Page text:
Kindle DX Gets Temporary Price Cut – But How Long Can This Jumbo E-Reader Last?

Amazon’s extra-large Kindle DX is available this weekend (which is to say for the next few hours) for the low, low price of $259, down from its normal $379. It’s telling that even the lowered price still seems ridiculously high, considering that smaller but more advanced models are selling for under $100. How long can this outlier live in a world dominated by cheap, pocketable, touchscreen e-readers?

In its current form, the fact is it’s likely on its way out. The Kindle Keyboard and indeed the graphite look in general are on their way out, to be replaced by the lighter, thinner, more touchable new generation. But there’s a problem: the DX is one of the very few e-readers that doesn’t use the same 6″ E-Ink screen as everyone else. Amazon probably knows there’s demand there, but perhaps the time is not yet right to strike.

As you no doubt remember, the Fire was rumored even before its release to be the first of two or more tablets; the next one is supposed to have a larger screen. Makes sense. Amazon wanted to test the waters, and the 7″ tablet was a much easier way to do that. The popularity of the tablet (despite a lukewarm critical reception) doesn’t guarantee a larger version, but I think Amazon would be fools not to do it.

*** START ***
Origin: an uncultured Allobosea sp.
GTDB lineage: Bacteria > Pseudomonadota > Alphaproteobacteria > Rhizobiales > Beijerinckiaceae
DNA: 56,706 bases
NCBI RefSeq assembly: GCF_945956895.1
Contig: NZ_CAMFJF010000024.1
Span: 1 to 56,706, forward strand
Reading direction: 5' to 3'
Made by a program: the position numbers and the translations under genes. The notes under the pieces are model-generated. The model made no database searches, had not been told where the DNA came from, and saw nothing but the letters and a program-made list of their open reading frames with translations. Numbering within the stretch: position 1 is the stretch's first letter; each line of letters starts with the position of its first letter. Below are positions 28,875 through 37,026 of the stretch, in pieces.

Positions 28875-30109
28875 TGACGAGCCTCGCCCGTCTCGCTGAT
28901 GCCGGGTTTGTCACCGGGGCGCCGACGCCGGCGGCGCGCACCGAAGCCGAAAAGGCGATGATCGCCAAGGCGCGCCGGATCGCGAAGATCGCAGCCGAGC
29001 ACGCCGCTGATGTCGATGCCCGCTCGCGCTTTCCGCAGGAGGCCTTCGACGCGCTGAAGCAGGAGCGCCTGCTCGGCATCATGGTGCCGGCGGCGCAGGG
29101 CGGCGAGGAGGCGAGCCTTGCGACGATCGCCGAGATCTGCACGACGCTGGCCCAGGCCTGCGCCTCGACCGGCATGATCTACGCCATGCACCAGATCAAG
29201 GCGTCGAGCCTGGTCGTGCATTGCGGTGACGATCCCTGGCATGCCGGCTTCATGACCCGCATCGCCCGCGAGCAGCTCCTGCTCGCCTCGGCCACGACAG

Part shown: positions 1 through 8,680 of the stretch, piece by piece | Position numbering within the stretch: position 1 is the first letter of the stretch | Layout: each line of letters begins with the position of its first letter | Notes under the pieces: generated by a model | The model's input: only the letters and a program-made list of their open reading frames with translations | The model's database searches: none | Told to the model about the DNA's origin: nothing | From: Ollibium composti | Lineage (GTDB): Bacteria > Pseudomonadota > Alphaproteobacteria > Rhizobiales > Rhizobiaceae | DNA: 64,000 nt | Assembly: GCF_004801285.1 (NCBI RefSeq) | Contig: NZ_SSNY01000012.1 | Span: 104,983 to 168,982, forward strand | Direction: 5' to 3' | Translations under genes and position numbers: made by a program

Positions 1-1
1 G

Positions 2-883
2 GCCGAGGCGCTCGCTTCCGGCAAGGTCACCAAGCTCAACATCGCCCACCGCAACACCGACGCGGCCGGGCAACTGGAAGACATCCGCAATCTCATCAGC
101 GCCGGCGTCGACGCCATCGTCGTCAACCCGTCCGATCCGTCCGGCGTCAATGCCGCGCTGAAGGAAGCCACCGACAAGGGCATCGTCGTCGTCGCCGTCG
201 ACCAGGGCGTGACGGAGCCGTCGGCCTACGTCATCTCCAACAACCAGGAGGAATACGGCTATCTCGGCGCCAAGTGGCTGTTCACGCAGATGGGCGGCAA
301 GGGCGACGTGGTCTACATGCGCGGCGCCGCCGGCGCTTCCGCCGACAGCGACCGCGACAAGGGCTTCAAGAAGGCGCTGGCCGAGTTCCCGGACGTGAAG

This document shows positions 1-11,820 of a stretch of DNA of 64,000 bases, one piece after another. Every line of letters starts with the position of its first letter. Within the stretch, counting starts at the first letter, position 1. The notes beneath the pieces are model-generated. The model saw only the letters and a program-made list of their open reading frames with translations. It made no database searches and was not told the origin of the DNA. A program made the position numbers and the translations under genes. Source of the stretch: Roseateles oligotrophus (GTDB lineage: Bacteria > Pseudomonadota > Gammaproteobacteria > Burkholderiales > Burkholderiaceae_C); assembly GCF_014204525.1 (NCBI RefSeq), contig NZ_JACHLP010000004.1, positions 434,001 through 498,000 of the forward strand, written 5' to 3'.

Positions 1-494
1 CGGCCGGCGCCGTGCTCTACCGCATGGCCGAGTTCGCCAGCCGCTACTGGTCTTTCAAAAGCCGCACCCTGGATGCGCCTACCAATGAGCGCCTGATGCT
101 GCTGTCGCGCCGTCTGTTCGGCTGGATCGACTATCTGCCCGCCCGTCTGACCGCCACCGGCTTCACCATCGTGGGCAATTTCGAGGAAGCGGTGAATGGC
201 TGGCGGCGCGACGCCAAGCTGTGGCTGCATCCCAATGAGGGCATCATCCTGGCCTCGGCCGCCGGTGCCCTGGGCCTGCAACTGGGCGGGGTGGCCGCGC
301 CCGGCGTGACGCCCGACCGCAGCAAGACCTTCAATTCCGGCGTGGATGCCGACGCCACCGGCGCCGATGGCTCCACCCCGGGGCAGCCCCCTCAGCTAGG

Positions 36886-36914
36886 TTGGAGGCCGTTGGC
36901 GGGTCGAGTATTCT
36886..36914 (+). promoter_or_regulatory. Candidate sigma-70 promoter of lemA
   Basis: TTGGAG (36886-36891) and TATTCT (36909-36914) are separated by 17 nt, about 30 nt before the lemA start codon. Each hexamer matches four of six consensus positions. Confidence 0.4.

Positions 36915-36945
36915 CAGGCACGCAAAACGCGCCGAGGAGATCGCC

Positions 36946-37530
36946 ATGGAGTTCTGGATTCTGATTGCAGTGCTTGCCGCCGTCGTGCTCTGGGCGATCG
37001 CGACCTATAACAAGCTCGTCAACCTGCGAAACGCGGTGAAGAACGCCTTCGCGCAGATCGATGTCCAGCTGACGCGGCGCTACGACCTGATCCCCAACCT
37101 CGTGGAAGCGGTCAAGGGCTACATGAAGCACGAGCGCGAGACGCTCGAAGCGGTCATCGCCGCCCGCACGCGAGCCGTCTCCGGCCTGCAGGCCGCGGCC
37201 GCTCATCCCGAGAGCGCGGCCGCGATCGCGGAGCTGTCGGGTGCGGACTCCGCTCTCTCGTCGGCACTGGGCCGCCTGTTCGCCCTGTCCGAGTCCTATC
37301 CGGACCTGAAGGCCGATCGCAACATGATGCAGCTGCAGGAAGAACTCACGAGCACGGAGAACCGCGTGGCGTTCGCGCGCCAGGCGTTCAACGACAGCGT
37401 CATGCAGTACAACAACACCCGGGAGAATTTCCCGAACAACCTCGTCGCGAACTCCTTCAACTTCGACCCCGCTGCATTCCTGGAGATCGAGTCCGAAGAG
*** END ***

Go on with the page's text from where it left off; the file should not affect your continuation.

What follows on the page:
What does this have to do with the DX? As long as they’re unveiling one big e-reader, why not two? Okay, that’s not very convincing. But the DX is a fish out of water right now, and it needs to be either replaced or put out to pasture. I think Amazon is going to keep the large e-reader as a premium option, but it needs more time to engineer it. Who knows, maybe they’re waiting on the next set of screens from E-Ink.

If I had to prophesy, I’d expect a late-summer event with a bigger Fire (the “Flame” maybe?) and a bigger, improved DX, and depending on E-Ink, perhaps an improved screen. By that time, remember, the high-res iPad 3 will supposedly be out, as will a few other high-res tablets that will offer a superior reading experience owing to their superior displays, LCD as they may be.

Personally, I can’t wait for a decent large-screen e-reader. These little ones are frustrating and it saddens me to see the leaders of the e-reader industry putting out products that are scarcely distinguishable from one another.

[via The Digital Reader]